Our Work

GOAL 2025

Lumina Foundation is committed to increasing the proportion of Americans with high-quality degrees, certificates and other credentials to 60 percent by 2025. Lumina’s outcomes-based approach focuses on helping to design and build an equitable, accessible, responsive and accountable higher education system while fostering a national sense of urgency for action to achieve Goal 2025.


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Goal 2025

60% by 2025

In 2009, Lumina Foundation released its first strategic plan, based on the goal that 60% of Americans obtain a high-quality postsecondary degree or credential by 2025—a goal we now call Goal 2025. Much has changed even in the short time since that plan was written, both in the external environment and in what we have learned from our work. This strategic plan—intended to guide our work for the next four years from 2013 through 2016—reflects those changes:

  • Throughout the nation, there is a much broader and deeper understanding of the need to increase postsecondary attainment. Some version of Goal 2025 has been adopted by or is a major influence on the federal government, a majority of states, national higher education associations, many individual colleges and universities, and communities around the U.S. including several large metropolitan regions. At the same time, however, the resources available to support new initiatives to increase attainment in traditional ways are severely constrained.
  • We have learned much about the challenges in increasing attainment, as well as promising approaches for doing so. We know the factors that influence student success in postsecondary education and how more students could receive the support they need to succeed. We have learned how to help higher education institutions and systems become more productive to serve more students. We have learned the necessity of assuring the quality of degrees and other credentials in terms of student learning and how this might be done. We have also learned a great deal about influencing public policy at the state and federal levels and mobilizing higher education institutions, communities, and regions to increase attainment.

Between 2009 and 2025 lie 16 years. Our first strategic plan covered the first quarter—the first four years—and this strategic plan will take us halfway to 2025. We have set the stage for reaching the goal, but we believe over the next four years we must do two things: develop a clear understanding of what we must do to create a system of higher education that can reach much higher levels of attainment, and make real progress toward the 60% goal.


American Attainment Lags Behind Other Countries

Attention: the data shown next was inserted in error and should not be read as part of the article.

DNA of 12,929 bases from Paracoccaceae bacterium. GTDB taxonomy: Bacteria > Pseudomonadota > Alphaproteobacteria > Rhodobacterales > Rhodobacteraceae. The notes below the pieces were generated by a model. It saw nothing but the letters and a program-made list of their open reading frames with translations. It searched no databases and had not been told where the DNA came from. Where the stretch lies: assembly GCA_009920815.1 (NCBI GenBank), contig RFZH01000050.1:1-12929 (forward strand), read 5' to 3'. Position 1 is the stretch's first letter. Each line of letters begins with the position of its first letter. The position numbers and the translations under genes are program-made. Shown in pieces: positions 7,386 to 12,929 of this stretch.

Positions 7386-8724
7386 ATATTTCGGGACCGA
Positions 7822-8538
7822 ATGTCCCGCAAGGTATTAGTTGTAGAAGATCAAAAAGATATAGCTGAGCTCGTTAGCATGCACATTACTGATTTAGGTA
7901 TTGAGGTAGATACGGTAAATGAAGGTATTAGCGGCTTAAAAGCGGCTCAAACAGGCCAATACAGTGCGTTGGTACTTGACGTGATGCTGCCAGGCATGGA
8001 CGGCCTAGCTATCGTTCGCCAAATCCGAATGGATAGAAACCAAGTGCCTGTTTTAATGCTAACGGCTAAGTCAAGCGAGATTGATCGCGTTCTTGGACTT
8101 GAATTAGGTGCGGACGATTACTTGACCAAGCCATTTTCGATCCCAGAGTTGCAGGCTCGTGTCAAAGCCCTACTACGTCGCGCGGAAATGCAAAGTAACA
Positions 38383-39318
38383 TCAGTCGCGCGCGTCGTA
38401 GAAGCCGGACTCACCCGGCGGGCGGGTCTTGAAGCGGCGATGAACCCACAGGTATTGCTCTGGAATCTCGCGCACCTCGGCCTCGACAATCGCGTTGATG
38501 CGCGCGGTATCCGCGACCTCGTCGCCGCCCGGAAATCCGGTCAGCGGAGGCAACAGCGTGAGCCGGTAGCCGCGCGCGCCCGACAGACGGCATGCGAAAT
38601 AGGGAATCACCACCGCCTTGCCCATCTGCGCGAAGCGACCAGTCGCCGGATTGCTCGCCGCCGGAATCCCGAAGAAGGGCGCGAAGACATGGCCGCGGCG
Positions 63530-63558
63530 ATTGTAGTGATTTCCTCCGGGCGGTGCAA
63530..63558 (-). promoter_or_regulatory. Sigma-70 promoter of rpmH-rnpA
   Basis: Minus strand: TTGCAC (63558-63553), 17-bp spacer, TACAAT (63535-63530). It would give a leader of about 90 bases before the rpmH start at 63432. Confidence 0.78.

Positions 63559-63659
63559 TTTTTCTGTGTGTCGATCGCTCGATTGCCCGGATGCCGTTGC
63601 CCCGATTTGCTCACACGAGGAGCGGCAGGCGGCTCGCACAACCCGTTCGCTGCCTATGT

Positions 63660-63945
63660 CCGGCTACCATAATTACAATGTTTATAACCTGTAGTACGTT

When America first reached a higher education attainment rate of 40% for young adults back in the 1970s, it represented the great success of our nation’s efforts to educate the baby boomers. Unfortunately, we stopped at 40 percent while other countries first caught up and then pushed beyond. Today, several countries, including Korea and Canada, award college-level degrees to more than 50 percent of their young people. Plus, their pace of increasing attainment shows no signs of slowing down.

Despite recent positive momentum in America, international comparative data produced by the Organization for Economic Cooperation and Development (OECD) shows the U.S. is still lagging behind its global competitors. America now ranks a disappointing 11th in global postsecondary attainment, but the pace of attainment among younger adults is even more troubling. According to the OECD data, an astounding 64 percent of young adults (ages 25-34) in South Korea have completed education beyond high school. Those rates in Japan and Canada are approaching 60 percent, while young adults in the U.S. are hovering just above 40 percent.

Recent data shows Americans are concerned about the country’s low attainment rates and they are ready for leaders to do something about it. The latest Gallup/Lumina poll found that 90 percent of Americans believe it’s important to increase the rate of college attainment in America. And 89 percent of Americans report that higher education institutions need to change to better serve the needs of today’s students.



Today’s employers want to hire graduates with a broad array of knowledge and skills—not just specific content knowledge, but transferable skills like critical thinking, the ability to solve unscripted problems, and to communicate effectively,” said Jamie Merisotis, Lumina’s president and CEO. “Higher education and employers must work together to prepare students for real-world success.